In the world of multi-player online gaming, it can be no surprise that beyond great content publishers now also rely on a growing amount of tech magic under the hood. To that end Activision filed a patent application in 2015 that specifies how its match-making works. And last week the patent was granted. What makes this news is the fact that it also covers how specific guidelines in its match-making algorithms can be deployed to incentive player purchases (“match a more expert/marquee player with a junior player to encourage the junior player to make game-related purchases”). In response to the half-hearted outrage that this type of news encourages, Activision assured everyone that it was merely considering its options and that it’s not been implemented in any games currently on the market.
Netflix adds 5.3m subscribers.
Outperforming expectations on Wall Street, Netflix currently seems poised for success as its original content continues to pave the way for international expansion and price increases. (Management is planning on spending between $7B and $8B next year.) Dig a little deeper, however, and you’ll find that (1) its profitability on the international business is lower due to relatively high competition over content compared to its domestic market, and (2) growth in North America is inevitably going to slow down soon, especially following a price increase. Original content production is the way out, of course, but this expense will likely grow faster than it can attract new subs. A slew of comparable companies — including Spotify, Hulu, and basically all cable providers — are finding that licensing content is costly, making it difficult to eek out a living. Unless, of course, Netflix is developing a free-version of its service that relies on ad revenue. Link
Reuters Institute and University of Oxford release initial study on #fakenews
Here’s an interesting summary of a broader study on how average people perceive ‘fake news’. Some argue the eroding credibility in journalism spells certain doom. Others, like myself, think it’s the best thing that’s happen to journalism in a long time. In a world beset by noise and deliberate misinformation, there’s an important role for experts to help others understand which way is up. This happened before in the 1920s as wartime propaganda dominated the headlines, and it’s happening now as average people struggle to create meaning from the information that reaches them. With Google and Facebook invested in the topic (and therefore providing non-profit research funding for the foreseeable future) the optimist in me says we’re already on our way to recovery. Full report here.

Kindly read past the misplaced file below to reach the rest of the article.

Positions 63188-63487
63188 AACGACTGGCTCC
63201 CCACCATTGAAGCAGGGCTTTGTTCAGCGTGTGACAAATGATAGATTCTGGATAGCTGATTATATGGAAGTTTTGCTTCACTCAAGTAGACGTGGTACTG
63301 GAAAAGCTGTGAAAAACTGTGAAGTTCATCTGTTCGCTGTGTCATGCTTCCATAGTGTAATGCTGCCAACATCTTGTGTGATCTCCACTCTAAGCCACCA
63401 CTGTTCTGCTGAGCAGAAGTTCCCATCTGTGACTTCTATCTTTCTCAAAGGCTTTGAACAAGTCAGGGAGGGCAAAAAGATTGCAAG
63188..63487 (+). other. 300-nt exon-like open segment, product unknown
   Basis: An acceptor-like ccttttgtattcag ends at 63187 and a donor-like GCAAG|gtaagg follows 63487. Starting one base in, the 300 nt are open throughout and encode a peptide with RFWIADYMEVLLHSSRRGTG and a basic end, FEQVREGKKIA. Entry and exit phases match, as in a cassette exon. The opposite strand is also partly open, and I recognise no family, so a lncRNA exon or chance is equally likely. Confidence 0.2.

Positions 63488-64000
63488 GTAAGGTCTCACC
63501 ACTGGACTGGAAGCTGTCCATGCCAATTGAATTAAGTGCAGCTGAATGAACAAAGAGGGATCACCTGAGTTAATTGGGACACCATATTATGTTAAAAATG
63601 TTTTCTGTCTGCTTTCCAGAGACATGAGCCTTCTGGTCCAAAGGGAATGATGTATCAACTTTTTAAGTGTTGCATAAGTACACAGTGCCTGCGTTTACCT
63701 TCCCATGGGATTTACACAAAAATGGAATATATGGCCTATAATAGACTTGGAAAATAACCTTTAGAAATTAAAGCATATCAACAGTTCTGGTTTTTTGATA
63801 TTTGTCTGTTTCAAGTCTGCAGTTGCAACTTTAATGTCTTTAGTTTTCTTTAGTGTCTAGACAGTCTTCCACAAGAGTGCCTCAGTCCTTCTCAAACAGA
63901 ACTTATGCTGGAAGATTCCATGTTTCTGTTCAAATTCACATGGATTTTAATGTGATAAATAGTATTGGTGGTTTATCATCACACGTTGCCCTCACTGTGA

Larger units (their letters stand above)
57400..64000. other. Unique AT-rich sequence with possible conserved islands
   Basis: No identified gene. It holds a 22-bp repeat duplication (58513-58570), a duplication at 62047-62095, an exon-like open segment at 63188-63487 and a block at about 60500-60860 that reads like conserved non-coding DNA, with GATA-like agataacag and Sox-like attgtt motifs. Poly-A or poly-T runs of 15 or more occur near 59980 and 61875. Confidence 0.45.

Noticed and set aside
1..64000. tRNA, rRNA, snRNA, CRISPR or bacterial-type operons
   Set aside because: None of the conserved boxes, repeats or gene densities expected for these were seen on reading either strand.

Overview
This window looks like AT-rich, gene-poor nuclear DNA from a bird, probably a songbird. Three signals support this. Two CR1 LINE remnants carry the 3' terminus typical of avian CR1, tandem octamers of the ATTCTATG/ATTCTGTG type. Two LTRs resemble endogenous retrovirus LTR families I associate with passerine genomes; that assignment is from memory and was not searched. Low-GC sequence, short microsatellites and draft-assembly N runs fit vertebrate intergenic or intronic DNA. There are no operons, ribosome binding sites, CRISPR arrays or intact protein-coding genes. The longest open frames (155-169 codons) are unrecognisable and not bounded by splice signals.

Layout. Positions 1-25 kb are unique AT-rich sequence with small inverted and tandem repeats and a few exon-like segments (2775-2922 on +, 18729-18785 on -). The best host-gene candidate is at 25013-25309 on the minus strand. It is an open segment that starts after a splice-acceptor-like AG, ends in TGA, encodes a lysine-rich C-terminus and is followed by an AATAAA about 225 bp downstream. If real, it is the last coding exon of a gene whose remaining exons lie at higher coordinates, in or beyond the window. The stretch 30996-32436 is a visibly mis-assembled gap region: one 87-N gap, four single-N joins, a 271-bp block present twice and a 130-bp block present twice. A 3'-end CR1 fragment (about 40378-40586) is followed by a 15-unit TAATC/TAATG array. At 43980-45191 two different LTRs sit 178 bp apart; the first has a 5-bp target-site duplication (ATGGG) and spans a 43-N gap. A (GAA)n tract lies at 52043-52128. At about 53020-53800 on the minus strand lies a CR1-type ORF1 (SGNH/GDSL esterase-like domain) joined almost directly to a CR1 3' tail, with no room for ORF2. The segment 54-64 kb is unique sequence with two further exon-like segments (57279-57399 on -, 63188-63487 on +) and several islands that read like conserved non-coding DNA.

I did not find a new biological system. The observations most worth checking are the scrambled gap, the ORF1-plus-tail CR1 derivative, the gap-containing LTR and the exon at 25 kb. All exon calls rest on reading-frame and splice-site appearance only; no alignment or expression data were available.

Paris Games Week is growing, but by how much?
Here’s an article discussing the popularity of the second largest (?) European games conference. (I’ll be out there next week to do a few talks btw, if you want to have meet up.) The host of PGW notoriously over-reports attendance, but there does seem to be growing interest. I’m guessing it’s because Gamescom in Cologne is still the key venue for publishers and platforms to market their wares to Euro-folk. Oh and flying into and staying in Paris costs more. Just saying.
💀 Electronic Arts shuts down Visceral Studios.
After several years of working on a Star Wars title, one of EA’s spreadsheets indicated imminent unprofitability and triggered a shutdown. Driving factors were likely (1) an already heavy release slate from EA (Anthem, Battlefield), (2) the exceeding ambition from Visceral which had previously burned its fingers on Battlefield Hardline (huge beta, then fizzle), and (3) the never-ending increase in development costs forcing portfolio-focused publishers to refocus. The shutdown also led to a discussion on the long-term viability of single player game play. But that’s like saying romance movies are going to cease to exists because we now have horror films. Link
That was superhelpful. I want to receive this a day earlier via email, so I’m going to subscribe.
Interactive entertainment — Oct 24, 2017